Recently, we looked at the real costs of a data breach; however, it’s important to look at some actions that businesses can (and should) take to prevent future data breaches. It’s not really a matter of “if” you will be targeted in a data breach anymore, so what can you do to prevent it.

Increased Online Presence

In 2020, due in large part to the COVID-19 pandemic, online transactions exploded to levels never seen before – they doubled. The reasons for the increased online activity varied but include such popular things as purchasing more goods and services, using telemedicine for healthcare consultation, ordering meal and grocery deliveries, distance learning – elementary, secondary and post-secondary – and of course the big one, working remotely from home.

But what this exponential increase in online activity did was create a target-rich environment for data breaches by cyber hackers. Many companies quickly made the choice to hastily create an online presence to understandably get their fair share of this new market, but in the process, many never took the steps to properly protect their network data, including their customer’s information.  In one-third of the breaches the common information stolen included personal identifiable information (PII), date of birth (DOB) and Social Security Number (SSI) … among other information. In the U.S. alone, more than 1 billion records were compromised in 2020.

One favorite (and easy) target of hackers were usernames and passwords; in 2020, this alone increased 450% over the preceding year 2019. The main reason for the increase was with people on average doubling their exposure online, many used the same user IDs and passwords on multiple websites as a way to avoid having to keep track of a laundry list of login credentials.

In doing so however, many handed over the digital keys to their personal information and allowed hackers easy access to the websites using those credentials. Once in, hackers could steal data and other information, or insert malware, trojans and viruses that once activated would wreak havoc inside a computer network.

Identity and Access Management (IAM)

Large companies are normally better protected against cyber-attacks in general; many of them have whole information technology (IT) departments that do nothing but ensure their computer networks are protected by using and keeping up to date IAM best practices. However smaller companies without any IT staff – resident or on a consulting basis – do not have that same level of IAM protection. Some do not have any protection at all! Therefore, it did not take hackers long to figure out these small, less protected companies would be easier targets for their handiwork.

Zero Trust Architecture

One security strategy that is becoming a requirement in many organizations is zero trust. The zero-trust security model requires strict identity and device verification regardless of the user’s location in relation to the network being accessed. Once implemented, it not only protects information on a network, but also lowers the risk of a breach, improves network traffic visibility, and increases cloud environment control. It also supports microsegmentation. Microsegmentation enables IT personnel to create “walls” inside their networks, thus limiting a breach only to what is inside that specific wall breached and prevent the spread to the entire network.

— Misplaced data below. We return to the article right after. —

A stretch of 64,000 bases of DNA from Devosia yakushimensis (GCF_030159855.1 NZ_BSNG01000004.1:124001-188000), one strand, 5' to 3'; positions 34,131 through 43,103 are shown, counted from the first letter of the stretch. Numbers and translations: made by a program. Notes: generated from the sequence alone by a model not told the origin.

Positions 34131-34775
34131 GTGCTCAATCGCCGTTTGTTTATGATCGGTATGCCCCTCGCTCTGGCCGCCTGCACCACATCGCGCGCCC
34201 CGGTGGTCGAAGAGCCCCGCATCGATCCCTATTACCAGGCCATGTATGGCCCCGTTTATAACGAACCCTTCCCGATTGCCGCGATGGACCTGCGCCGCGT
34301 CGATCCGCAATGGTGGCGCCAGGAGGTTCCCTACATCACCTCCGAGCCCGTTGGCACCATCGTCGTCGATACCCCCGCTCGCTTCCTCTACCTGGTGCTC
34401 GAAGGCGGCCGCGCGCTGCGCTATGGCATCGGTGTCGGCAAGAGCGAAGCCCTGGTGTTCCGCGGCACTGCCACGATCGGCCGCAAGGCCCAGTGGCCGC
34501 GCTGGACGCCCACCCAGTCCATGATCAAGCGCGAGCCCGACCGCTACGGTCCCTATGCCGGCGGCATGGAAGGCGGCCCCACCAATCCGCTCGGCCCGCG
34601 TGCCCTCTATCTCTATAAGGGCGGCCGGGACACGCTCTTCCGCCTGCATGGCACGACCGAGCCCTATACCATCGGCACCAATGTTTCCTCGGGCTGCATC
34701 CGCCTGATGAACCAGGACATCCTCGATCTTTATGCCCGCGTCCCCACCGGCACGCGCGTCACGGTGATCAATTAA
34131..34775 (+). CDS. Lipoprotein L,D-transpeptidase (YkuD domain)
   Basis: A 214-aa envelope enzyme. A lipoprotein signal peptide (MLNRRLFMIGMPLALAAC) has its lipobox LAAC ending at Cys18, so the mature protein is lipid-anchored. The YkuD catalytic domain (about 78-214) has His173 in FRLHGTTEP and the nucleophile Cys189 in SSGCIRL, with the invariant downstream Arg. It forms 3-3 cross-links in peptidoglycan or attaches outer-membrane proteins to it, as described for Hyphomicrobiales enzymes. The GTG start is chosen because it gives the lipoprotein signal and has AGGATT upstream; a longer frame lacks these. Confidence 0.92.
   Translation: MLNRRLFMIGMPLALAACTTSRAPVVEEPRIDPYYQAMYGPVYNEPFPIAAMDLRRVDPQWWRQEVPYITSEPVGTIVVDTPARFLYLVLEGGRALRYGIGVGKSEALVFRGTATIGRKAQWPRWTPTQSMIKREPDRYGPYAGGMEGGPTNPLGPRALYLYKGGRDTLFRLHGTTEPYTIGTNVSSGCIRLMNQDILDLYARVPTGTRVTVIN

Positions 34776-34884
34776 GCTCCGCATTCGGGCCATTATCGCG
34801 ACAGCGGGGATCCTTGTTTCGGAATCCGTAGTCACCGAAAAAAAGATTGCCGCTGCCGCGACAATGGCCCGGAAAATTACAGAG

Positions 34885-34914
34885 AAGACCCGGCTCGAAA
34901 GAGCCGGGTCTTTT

Part of a zero-trust model verifies the authenticity of users and devices – not only during the initial log-on, but throughout the session, thus further mitigating risk. It also grants access only on a limited need-to-know basis and in the right context. In doing so, it prevents a hacker from gaining higher use privileges, which prevents unauthorized users from searching a network for valuable data – whether personal or proprietary to the company.

However, there is not a zero trust one-size-fits-all product. Rather it is a business mindset where an organization decides to make network security a priority and then puts the resources behind that decision to create and implement a zero-trust model that is tailored to and appropriate for their business. Smaller businesses might not require all the bells and whistles that a larger company may need. But, having some type of zero trust strategy in place is far superior than having nothing, which right now is what many businesses now have.

But Network Security Costs Money!

Yes, but breaches are costly too –  lost time, trust and reputation. Many companies put insane amounts of money into marketing aimed at adding new customers to their customer base. But yet they spend little money to no money in protecting their existing customer’s data … and their own business information for that matter. Globally, 37.5% of the cost of a $4.54 million data breach in 2020 was due to lost business – or around $1.5 million.

Having some level of a zero trust-like strategy is no longer a luxury, but a necessity in today’s online business world. Whether in house or on contract, online entities need IT support that is  appropriate and tailored to their business.


Related News

Kness retired in November 2007 as a Senior Noncommissioned Officer after serving 36 years of service with the Minnesota Army National Guard of which 32 of those years were in a full-time status along with being a traditional guardsman. Kness takes pride in being able to still help veterans, military members, and families as they struggle through veteran and dependent education issues.